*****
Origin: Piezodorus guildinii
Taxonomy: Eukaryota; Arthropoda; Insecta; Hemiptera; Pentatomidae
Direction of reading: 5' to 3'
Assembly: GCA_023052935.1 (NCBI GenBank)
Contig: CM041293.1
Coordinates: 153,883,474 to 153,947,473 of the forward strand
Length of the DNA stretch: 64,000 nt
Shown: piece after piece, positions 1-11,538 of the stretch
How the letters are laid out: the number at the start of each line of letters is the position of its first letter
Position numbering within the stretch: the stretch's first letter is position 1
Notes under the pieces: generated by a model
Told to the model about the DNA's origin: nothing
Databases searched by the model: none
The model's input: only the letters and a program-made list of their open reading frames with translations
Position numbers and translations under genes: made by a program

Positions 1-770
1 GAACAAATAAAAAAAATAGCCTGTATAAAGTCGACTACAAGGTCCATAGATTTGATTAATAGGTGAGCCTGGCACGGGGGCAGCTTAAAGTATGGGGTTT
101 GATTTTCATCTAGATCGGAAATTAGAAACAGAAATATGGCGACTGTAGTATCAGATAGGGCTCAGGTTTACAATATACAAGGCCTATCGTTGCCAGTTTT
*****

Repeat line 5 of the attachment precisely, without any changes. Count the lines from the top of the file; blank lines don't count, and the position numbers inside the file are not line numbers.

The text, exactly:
Contig: CM041293.1